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The ones who have no voice need you to speak up

It is well known that the burning of fossil fuels releases carbon and other pollutants into the air when burned, which directly contribute to climate change and pose a dire threat to wildlife, communities, and public health. Luckily, nonpolluting sources of energy can displace dirty fossil fuel use while offering a range of environmental and economic advantages. To avoid increasingly devastating impacts on wildlife and communities, we must take action through the support of clean energy tax credits and a strong Clean Power Plan to speed the transition to zero-carbon sources of energy.

Climate change poses an unprecedented threat to the wildlife and wild places we cherish. If we don’t take decisive action now to reduce carbon pollution, one-third of all wildlife species will face increased risk of extinction within the next century. Changes to our climate are destroying critical wildlife habitat, causing habitat ranges to shift, increasing incidence of pests and invasive species, and decreasing availability of food and water. Just as important as how our climate is changing, is that it is changing so fast that species may not be able to adapt or relocate fast enough to more suitable areas. Unless we and our leaders take significant action now, climate change will become the greatest threat to wildlife this century.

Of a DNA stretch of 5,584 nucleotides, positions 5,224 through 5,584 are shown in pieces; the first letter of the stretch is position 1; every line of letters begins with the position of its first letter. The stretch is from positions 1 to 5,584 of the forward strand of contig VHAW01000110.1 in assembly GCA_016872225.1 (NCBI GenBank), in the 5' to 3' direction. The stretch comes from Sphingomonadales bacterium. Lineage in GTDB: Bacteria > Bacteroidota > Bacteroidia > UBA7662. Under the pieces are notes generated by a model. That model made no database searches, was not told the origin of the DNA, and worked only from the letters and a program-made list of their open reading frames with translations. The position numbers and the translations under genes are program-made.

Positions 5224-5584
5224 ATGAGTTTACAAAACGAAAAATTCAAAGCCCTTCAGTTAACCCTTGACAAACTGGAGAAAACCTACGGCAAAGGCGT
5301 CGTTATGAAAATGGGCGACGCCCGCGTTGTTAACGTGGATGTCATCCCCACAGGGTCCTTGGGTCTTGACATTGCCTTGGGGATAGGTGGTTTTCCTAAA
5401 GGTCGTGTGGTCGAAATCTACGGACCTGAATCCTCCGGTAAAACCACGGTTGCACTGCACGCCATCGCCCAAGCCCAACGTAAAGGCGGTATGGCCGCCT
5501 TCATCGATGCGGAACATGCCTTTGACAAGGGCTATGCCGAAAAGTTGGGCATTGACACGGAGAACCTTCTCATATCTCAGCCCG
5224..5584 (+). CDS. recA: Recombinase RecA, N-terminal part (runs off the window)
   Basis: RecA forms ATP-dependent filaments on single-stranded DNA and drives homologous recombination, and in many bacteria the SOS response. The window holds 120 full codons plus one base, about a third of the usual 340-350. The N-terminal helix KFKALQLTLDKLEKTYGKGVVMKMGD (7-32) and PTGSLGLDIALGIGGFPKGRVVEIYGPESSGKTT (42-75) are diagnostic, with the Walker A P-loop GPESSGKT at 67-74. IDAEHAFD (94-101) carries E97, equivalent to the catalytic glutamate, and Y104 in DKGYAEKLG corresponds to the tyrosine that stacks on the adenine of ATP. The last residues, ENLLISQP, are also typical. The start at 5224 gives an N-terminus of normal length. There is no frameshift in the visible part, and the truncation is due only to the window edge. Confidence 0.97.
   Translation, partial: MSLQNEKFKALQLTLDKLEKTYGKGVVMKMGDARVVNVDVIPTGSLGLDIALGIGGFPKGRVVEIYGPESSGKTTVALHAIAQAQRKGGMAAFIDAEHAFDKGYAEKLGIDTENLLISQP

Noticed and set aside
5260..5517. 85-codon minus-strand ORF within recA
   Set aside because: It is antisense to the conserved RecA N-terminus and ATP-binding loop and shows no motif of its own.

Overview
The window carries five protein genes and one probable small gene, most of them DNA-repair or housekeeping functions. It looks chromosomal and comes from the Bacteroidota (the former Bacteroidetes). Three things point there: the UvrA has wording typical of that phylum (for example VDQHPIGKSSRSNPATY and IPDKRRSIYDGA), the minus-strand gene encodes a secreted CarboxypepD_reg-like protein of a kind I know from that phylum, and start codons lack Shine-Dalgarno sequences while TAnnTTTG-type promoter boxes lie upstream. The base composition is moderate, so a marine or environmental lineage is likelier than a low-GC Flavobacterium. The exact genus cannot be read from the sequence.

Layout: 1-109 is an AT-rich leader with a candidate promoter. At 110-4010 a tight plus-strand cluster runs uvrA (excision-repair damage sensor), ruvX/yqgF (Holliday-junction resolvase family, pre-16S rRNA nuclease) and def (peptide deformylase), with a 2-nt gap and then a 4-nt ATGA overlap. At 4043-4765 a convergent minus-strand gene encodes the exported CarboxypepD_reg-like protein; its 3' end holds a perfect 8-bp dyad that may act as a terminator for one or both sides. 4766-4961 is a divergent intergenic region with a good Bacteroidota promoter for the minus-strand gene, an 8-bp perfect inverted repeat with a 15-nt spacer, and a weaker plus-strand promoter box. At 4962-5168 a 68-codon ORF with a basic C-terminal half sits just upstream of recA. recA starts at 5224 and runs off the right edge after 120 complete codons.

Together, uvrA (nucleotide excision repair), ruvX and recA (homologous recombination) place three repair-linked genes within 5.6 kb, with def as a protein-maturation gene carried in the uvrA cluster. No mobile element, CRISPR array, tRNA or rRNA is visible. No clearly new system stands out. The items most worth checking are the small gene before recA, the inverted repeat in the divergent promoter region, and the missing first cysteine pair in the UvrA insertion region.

The benefits of clean energy go beyond protecting wildlife from climate change. A movement towards clean energy will reduce numerous additional pollutants and harmful byproducts of fossil fuel power that are damaging to wildlife, their habitats, and our health. By moving away from dirty fuels like coal, clean energy sources will also help protect wildlife from coal mining practices that destroy habitat, toxic air and water pollution that poison fish and wildlife, and destructive water intake systems at power plants that pose a direct threat to numerous aquatic species. Additionally, oil and gas exploration and drilling are seriously affecting species like pronghorn, sage grouse, and mule deer who depend on sagebrush habitat.The good news is, we can take action today to advance clean energy solutions that will protect wildlife and reduce pollution. While there is much positive momentum in wind development, this growing industry faces tough challenges in competing with heavily subsidized fossil fuels.

Changes in climate and extreme weather events have already begun to affect biodiversity across the globe. And climate change also worsens other threats like habitat destruction, overexploitation, and disease. From the shrinking habitat of the polar bear to increased water scarcity driving human-wildlife conflict, these changes will become more pronounced in years to come.

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